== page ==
Social media recruitment is a network building opportunity for health research

By Lisa Hynes

OK, to be honest, I have been known to neglect my various social media accounts for weeks and months on end, receiving frequent reminders to come back and check out my updates, what I’ve missed, and what’s popular right now! I’ll even admit to being a bit proud of my lack of engagement in social media, and ignoring these pleas to get back in the loop.

Last week I launched my first website, as part of my first attempt at online recruitment for the final study in my PhD. The study involves a questionnaire which asks young adults who are living with type 1 diabetes about a range of topics related to their diabetes, the main focus being experiences with and views of their diabetes clinic (Does this study sound like something you or anyone you know would be interested in?? Please check out our website and share widely!!).

I opted for online recruitment for this study because I hoped that this would be an efficient way to collect data from a large group of people, and because I hoped to recruit people from all over Ireland, and from outside Ireland. Four days into this process and I have come to a few unexpected realisations that I would like to share with you: researchers, friends, and people with chronic conditions.

Social networks bring us full circle

Social networking often gets criticised for separating and isolating us, rather than connecting us in any real way. The experience of sending something out into the world through social media and following its progress through notifications, news feeds, likes and follows has totally changed my opinion. Despite being electronic, and yes, isolated in a physical sense, social networks enable a kind of organic sharing which is a product of our progress, not a barrier to integration and togetherness. Recruiting people online to take part in my study has made me feel more, not less connect to people, including my friends who have kindly shared my links, and interested strangers.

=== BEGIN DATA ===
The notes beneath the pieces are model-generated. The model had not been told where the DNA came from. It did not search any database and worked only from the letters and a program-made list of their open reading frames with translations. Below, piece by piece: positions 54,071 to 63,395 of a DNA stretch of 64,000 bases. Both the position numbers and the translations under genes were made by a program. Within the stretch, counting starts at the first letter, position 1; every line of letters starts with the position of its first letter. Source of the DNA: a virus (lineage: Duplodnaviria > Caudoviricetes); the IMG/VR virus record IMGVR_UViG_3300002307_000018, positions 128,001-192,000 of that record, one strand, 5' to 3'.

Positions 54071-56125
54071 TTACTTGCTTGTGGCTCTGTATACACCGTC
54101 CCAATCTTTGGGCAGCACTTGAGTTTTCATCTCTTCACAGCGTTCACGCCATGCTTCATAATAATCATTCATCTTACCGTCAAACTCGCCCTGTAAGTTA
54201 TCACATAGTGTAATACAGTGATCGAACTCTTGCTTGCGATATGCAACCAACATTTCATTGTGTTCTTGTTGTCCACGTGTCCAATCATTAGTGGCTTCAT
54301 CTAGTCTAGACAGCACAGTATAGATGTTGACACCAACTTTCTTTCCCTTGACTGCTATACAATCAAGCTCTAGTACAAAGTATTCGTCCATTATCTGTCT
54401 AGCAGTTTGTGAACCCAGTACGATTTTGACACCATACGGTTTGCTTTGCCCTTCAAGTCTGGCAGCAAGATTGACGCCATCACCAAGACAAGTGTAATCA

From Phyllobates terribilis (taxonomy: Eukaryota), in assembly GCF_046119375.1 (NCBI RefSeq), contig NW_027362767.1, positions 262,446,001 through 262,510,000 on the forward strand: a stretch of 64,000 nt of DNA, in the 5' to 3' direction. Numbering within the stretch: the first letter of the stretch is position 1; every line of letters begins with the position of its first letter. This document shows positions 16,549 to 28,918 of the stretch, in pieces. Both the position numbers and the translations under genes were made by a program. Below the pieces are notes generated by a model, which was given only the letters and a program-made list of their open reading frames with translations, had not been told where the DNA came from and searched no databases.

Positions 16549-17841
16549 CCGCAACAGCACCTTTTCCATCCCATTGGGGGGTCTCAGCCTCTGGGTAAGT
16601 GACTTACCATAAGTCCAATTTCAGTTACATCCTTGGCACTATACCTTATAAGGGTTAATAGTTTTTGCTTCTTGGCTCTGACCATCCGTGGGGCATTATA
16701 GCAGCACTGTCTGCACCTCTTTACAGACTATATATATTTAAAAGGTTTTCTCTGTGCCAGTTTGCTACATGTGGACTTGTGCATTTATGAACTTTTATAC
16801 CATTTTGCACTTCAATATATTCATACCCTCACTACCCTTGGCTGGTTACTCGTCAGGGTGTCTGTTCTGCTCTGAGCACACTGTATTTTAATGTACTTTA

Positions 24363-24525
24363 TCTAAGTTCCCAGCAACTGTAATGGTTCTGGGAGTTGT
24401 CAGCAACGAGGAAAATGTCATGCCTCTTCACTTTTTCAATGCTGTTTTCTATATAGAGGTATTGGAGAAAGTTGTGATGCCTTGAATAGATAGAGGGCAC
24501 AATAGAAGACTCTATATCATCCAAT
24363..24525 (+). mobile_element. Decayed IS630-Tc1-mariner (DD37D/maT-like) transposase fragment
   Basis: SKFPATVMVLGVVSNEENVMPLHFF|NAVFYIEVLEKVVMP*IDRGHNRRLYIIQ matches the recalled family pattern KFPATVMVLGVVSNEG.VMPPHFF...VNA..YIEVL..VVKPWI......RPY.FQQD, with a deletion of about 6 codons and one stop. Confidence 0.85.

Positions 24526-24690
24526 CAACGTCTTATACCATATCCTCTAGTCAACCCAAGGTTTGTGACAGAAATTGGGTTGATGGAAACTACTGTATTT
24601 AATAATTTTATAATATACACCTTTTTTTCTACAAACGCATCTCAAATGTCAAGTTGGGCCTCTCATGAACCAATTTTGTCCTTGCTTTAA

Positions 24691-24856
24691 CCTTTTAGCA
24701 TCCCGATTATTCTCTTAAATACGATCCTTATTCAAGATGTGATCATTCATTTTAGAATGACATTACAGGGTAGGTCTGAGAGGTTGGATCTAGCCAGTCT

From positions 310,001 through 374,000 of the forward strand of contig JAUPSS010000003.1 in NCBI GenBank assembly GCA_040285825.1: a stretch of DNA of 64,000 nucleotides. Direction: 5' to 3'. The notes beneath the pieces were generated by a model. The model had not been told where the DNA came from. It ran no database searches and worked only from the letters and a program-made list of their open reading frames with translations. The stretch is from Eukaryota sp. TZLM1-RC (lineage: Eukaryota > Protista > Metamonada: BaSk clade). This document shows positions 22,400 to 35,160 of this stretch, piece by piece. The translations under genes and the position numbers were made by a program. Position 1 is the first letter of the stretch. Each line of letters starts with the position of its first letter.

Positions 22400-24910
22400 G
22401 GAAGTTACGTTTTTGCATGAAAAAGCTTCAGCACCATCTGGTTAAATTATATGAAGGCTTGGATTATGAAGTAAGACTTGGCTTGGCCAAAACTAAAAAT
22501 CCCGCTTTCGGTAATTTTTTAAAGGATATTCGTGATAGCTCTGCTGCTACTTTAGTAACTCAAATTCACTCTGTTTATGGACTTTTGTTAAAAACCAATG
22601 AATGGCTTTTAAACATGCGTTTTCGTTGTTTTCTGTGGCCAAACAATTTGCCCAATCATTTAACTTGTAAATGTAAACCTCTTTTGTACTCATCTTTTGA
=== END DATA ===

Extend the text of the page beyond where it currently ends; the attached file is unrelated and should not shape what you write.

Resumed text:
Online recruitment is so much more than recruitment

At a CREATE workshop before the European Health Psychology Society conference in Innsbruck last August Dr Sherry Pagoto and Dr Kristin Schneider taught us about using social media to share your research, connect with a professional network and actually conduct research. Only 4 days into the recruitment for this study and I finally get it!

By developing a network of people likely to be interested in your research (researchers, health care professionals and people with type 1 diabetes, in my case) you can bring your research straight to them without moving from your desk. The knock on effect is that you have an efficient and interactive way to share your findings with people who take part in your research, and a network of people who are likely to share things you are interested in and who may contribute to your developing research ideas in the future.

Watching the numbers of completed questionnaires rise ever day provides huge motivation to come up with creative ways to share and engage online to keep the momentum going and reach my target number of participants.

I am interested in recruiting people with type 1 diabetes for this study, but I shared the study information through all sorts of people. This has provided a great opportunity to answer some questions and spread awareness about type 1 diabetes, what it is and what it means for people living with it.

Designate, don’t procrastinate

A big barrier to engaging with social media is finding the time. In the same way that you check and respond to e-mails for a limited amount of time per day, you can designate time, even every other day, to build and use your presence online. If you want to get something out of social networking, whether that is information or connections, your network must reflect that. I have certainly found that building up a network is worth the time and energy. Sharing and retweeting posts from other people as well as contributing information likely to be useful to your network results in a ready to go resource. There’s a fine line between working and work-like procrastination, designate your time, like with any other task!

I have enjoyed this process of recruiting more than I have for any other project I have been involved in, and far more than I expected. More importantly though, I will have more to show for it than data alone (although I am very appreciative of and excited about the data too!)! I would love to hear about the experiences of others who have conducted research online, or indeed participated in research online!

Thanks so much to all those who have taken part in my study so far, as well as the people who have shared, liked, tweeted and retweeted the study!

Interested? Here’s the link again!!


1 Comment

  1. Pingback: Happy Health Psychology New Year: 12 Highlights from 2015 | NUIG Health Psychology Blog

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